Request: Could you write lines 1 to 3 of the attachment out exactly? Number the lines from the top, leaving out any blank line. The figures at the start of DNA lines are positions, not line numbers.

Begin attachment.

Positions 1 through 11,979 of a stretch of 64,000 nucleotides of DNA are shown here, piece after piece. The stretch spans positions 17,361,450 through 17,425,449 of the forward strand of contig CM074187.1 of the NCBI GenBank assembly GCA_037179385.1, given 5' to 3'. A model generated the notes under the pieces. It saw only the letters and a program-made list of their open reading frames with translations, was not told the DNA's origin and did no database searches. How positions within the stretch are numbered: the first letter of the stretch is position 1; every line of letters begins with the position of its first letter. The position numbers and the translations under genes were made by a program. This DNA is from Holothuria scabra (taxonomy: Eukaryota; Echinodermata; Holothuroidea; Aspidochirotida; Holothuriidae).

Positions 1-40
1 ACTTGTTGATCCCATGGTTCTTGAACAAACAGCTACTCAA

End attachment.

Positions 1 through 11,979 of a stretch of 64,000 nucleotides of DNA are shown here, piece after piece. The stretch spans positions 17,361,450 through 17,425,449 of the forward strand of contig CM074187.1 of the NCBI GenBank assembly GCA_037179385.1, given 5' to 3'. A model generated the notes under the pieces. It saw only the letters and a program-made list of their open reading frames with translations, was not told the DNA's origin and did no database searches. How positions within the stretch are numbered: the first letter of the stretch is position 1; every line of letters begins with the position of its first letter. The position numbers and the translations under genes were made by a program. This DNA is from Holothuria scabra (taxonomy: Eukaryota; Echinodermata; Holothuroidea; Aspidochirotida; Holothuriidae).

Positions 1-40
1 ACTTGTTGATCCCATGGTTCTTGAACAAACAGCTACTCAA